Now, with every central bank enacting a dizzying variety of government-guaranteed lending programs, the “ice cube tray theory” is being tested to its ultimate. And what people are finding is that some problems go deeper than that. “Many borrowers will benefit from these programs, as will the overall economy, but for others, a loan that could be difficult to repay might not be the answer,” said Powell. “In these cases, direct fiscal support may be needed.” Eventually the bankers run out of tools.
While there are a few more tools in the toolkits, they are extreme. The Bank of England and the Reserve Bank of New Zealand (RBNZ) are making operational preparations for negative interest rates, for example, although the Reserve Bank of Australia (RBA) says their record is “mixed.” And then, as I discussed last week, there’s the ultimate: foreign exchange intervention.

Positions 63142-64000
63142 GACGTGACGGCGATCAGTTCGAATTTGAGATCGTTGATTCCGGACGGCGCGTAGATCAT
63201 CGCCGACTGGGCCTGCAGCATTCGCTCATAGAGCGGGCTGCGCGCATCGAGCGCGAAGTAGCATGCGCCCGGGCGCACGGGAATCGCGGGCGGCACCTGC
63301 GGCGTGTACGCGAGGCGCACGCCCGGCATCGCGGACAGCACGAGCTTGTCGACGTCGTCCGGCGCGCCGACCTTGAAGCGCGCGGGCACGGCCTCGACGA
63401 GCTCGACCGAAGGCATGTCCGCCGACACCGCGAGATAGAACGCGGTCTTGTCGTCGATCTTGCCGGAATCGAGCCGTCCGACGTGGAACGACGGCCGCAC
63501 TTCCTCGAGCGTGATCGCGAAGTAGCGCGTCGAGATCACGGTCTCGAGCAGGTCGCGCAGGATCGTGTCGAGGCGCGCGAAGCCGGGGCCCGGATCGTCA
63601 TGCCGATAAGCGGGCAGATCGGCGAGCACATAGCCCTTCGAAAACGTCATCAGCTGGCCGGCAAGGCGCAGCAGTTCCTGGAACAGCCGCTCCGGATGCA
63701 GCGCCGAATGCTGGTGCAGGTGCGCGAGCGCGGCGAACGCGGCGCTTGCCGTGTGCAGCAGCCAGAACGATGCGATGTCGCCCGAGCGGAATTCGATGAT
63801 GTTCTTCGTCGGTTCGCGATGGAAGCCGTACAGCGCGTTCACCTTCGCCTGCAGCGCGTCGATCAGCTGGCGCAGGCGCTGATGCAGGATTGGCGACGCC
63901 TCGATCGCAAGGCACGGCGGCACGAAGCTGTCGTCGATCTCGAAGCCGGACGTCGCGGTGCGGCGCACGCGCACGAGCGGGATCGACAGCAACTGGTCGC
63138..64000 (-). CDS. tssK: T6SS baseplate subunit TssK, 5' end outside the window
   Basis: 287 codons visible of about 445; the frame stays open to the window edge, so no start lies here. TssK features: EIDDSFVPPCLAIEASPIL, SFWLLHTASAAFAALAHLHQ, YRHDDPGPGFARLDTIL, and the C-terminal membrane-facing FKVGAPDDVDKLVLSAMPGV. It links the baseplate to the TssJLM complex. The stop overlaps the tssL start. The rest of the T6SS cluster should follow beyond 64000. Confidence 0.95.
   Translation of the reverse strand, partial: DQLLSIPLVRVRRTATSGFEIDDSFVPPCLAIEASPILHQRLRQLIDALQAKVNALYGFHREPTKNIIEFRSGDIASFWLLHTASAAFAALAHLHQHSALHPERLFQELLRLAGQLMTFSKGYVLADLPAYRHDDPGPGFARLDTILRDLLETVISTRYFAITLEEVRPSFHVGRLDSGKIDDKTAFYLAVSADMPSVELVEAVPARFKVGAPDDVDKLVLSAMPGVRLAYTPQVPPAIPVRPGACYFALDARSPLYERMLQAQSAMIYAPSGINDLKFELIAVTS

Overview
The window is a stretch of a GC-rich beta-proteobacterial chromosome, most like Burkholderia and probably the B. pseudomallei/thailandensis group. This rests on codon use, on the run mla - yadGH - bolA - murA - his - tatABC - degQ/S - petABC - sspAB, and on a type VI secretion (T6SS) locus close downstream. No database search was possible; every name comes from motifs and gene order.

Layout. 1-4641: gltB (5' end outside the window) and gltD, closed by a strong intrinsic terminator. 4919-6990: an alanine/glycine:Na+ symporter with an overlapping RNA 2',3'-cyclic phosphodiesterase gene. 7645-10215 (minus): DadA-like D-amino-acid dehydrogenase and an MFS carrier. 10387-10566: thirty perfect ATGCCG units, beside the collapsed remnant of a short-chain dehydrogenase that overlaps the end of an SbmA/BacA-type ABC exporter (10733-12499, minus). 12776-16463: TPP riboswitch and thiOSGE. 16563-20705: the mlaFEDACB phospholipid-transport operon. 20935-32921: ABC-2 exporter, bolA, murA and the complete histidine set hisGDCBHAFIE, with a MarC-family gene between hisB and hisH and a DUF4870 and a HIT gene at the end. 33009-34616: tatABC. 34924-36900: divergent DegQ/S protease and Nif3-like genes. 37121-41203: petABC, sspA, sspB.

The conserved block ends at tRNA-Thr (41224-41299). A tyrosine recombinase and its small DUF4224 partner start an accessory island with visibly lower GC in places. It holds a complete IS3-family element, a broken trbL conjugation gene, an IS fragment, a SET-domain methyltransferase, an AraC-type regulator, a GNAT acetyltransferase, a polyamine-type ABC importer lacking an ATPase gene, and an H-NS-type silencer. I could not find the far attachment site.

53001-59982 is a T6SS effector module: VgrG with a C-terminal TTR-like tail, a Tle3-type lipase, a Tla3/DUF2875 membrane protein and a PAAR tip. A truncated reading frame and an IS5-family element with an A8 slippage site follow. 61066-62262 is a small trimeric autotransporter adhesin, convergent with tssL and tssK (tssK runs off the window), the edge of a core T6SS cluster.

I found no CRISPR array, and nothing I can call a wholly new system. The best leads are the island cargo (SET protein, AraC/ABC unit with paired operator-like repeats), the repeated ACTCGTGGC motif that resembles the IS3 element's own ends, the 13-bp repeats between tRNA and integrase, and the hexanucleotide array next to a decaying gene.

This idea is hardly new. It cropped up in the minutes to one of the Bank of Japan Monetary Policy Committee meetings back in October 2001. An anonymous member — no doubt the iconoclastic Nobuyuki Nakahara – contended that
….the Bank should examine ways to purchase and manage foreign bonds, since the member considered that purchases of foreign bonds as a means of quantitative easing were possible within the framework of regular business of the Bank prescribed in Article 33 of the Bank of Japan Law.
The Swiss National Bank (SNB) has been doing this for years, and Thursday reaffirmed that it would keep doing it. “In view of the fact that the Swiss franc is still highly valued, the SNB remains willing to intervene more strongly in the foreign exchange market, while taking the overall exchange rate situation into consideration.”